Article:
by Swapnil Bhartiya

LibreOffice now available on Apple’s Mac App Store

Jun 18, 2015
Enterprise ApplicationsOpen Source

Collabora is bringing LibreOffice to Mac OS X.

It’s an event of historical magnitude: One of the most popular Open Source projects, LibreOffice, is now available directly from Apple’s Mac App Store. You can get LibreOffice on OSX with automatic updates, long-term maintenance, and optional professional support, for the first time.

The company behind this move is Collabora, an open source consultancy firm from the UK that also offers LibreOffice for enterprise customers.

There are two editions of LibreOffice available on the Mac App Store: LibreOffice from Collabora and LibreOffice Vanilla. While the Vanilla edition can be downloaded free of cost, LO from Collabora has a price tag of $10.

The paid version is targeted at the business and public sector and comes with three years of maintenance updates. There are many differences between the two versions, Michael Meeks, the vice-president of productivity at Collabora and a board member of The Document Format explained to me: “Vanilla is the latest ‘fresh’ code branch produced by volunteers at TDF. LibreOffice-from-Collabora is based on the LibreOffice ‘stable’ code branch with some featured back-ports, and is maintained long-term (3 years vs 6 months for Vanilla).”

Those customers who plan to deploy LibreOffice by Collabora can also get professional training and fast-response support as additional service from Collabora.

LibreOffice is already available for download from the web so what value does does the App Store bring it to? As Meeks told me, “Clearly bringing a big chunk of Free Software to the App Store and making it easier to install should (I hope) improve uptake, and ultimately (we hope) increase our developer base working on improving LibreOffice for all platforms & distribution channels. Luckily some large percentage of the code – say 95%+ is common to all platforms. Of course, it’s great to get more Open Document Format users out there too.”

There are now three versions of LibreOffice out there: LibreOffice that’s offered by TDF for direct download, LibreOffice by Collabora, and LibreOffice Vanilla. While it’s clearly understood that the paid version is aimed at enterprise customers and comes with support, I was left wondering what the differences are between the Vanilla LO and the one available directly from TDF? Meeks explained: “This is similar to the difference between a RHEL kernel and an upstream Linux kernel: it’s a matter of taste, base version, cumulative fixes and of course the availability of long term support. The difference between LibreOffice Vanilla and upstream LibreOffice is the addition of a small and easy to dismiss nag dialog that encourages people to support TDF (since they miss the TDF download page that does this), and also tells people about LfC.”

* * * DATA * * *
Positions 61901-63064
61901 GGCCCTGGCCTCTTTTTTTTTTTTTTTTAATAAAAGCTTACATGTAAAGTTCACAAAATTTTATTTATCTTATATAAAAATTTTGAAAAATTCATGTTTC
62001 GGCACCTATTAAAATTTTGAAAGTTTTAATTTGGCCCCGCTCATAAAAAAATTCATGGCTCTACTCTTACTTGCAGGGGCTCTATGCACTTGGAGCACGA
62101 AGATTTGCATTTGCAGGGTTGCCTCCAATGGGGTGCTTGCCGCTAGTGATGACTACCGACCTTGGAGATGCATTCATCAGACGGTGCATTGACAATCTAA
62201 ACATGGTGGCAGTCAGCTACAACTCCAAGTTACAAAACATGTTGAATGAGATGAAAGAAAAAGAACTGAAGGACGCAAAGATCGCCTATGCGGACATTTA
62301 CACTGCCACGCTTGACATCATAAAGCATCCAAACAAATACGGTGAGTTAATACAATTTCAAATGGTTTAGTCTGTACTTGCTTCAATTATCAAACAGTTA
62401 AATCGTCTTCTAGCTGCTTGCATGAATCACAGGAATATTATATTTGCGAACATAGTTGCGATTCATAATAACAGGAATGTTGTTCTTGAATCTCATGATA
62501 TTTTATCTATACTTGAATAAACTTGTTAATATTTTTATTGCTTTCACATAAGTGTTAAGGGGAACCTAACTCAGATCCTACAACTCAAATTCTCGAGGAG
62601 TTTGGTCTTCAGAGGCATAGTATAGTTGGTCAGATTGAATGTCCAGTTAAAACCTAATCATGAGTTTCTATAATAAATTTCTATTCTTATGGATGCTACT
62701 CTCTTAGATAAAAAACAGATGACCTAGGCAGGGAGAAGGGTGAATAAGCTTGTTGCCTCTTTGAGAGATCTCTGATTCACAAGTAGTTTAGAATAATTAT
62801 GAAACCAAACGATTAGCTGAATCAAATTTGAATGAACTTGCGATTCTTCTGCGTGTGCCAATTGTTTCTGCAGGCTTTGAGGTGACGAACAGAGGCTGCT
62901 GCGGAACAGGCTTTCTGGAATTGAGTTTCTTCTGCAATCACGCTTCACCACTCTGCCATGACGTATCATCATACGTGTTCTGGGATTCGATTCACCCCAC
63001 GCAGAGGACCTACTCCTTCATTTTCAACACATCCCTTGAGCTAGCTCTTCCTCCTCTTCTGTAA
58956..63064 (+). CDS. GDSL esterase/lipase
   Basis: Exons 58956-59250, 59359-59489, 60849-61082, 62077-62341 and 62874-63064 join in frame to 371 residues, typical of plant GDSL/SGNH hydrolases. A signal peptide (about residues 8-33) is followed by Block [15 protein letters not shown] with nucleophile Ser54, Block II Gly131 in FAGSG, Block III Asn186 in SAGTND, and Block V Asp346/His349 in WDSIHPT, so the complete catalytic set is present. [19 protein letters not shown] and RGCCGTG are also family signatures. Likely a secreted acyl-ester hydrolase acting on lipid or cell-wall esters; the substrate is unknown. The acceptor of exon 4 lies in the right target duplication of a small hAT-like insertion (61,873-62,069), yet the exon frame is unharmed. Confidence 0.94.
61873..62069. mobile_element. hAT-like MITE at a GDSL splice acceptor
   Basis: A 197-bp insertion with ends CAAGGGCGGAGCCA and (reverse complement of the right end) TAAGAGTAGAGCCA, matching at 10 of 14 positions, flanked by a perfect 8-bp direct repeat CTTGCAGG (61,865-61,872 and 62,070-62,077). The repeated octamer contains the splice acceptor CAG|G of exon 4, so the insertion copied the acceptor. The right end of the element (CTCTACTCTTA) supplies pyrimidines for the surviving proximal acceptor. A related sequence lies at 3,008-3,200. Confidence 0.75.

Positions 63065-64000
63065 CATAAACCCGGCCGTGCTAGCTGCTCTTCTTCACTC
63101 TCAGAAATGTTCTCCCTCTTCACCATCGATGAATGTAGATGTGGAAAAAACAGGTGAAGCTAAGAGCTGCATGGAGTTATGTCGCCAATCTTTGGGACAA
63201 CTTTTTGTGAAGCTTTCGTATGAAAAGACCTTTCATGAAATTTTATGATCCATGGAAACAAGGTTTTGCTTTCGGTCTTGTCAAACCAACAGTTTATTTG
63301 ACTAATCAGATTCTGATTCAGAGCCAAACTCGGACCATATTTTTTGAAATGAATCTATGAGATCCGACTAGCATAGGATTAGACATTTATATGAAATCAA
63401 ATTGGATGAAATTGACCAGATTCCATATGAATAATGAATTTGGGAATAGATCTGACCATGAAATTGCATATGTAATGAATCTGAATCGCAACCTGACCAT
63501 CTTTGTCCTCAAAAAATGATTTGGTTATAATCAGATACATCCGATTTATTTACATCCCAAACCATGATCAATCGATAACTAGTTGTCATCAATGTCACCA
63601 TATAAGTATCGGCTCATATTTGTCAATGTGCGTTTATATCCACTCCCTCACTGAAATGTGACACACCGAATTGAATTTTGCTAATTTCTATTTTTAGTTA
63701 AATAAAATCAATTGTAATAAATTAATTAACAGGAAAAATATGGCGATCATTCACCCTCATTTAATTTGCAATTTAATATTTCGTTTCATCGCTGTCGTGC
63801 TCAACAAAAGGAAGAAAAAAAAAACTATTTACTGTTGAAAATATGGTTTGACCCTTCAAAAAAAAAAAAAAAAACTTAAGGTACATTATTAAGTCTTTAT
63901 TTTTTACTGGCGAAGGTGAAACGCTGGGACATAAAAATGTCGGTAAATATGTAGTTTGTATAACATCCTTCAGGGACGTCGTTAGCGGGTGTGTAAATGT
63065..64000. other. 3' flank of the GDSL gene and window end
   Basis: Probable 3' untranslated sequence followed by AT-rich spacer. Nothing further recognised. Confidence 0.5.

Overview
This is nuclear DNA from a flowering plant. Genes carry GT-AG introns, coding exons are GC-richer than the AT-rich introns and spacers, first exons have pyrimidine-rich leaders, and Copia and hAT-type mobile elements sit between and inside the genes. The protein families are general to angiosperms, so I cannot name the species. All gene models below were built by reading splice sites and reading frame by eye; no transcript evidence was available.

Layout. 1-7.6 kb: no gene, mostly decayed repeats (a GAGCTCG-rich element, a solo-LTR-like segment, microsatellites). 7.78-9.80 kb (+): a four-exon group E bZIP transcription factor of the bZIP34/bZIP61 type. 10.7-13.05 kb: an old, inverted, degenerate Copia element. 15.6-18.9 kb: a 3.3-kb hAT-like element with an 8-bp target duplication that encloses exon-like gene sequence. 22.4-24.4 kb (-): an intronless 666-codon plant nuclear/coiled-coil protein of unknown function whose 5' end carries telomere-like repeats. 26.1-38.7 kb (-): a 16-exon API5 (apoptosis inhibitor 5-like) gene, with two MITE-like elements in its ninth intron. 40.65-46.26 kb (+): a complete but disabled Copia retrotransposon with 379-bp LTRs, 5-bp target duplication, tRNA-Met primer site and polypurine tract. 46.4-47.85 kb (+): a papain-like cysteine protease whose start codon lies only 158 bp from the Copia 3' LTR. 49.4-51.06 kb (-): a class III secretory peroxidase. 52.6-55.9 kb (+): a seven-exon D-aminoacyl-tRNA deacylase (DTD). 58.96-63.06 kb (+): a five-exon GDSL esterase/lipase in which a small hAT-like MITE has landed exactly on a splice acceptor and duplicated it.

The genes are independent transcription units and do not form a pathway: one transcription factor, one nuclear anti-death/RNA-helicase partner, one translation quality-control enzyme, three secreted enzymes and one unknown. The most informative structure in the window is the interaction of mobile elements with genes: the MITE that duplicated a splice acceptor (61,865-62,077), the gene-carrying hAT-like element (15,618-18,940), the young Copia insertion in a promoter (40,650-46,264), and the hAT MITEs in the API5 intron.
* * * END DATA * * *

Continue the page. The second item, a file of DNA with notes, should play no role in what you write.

What about mobile?

Meeks gave me a demo of LibreOffice running on Android at FOSDEM back in 2012. Work on it has been proceeding apace. One of the earlier challenges for the team was to clean the code that they acquired from OpenOffice before making it run well on mobile devices.

Since Collabora is now entering the App Store, I asked Meeks if there are any plans for iOS. He said, “We have no current plans for a native iOS LibreOffice app like the one for Android. However, there is a prototype iOS viewer in the code in a rather basic state. It needs love; interested developers are more than welcome to join in with the community and hack on that. Of course, if you have an iOS device you will be able to use LibreOffice Online in-browser with basic editing, as that arrives over the next months. Currently LibreOffice also runs via third party apps on iOS such as RollApp and AlwaysOnPC. There is also an Impress Remote control app for iOS that can control a copy of LibreOffice for Desktop.”

The Suite is available for immediate purchase and download from the App Store. If you run Mac OS X, go ahead and show your support for Open Source by purchasing the Office Suite.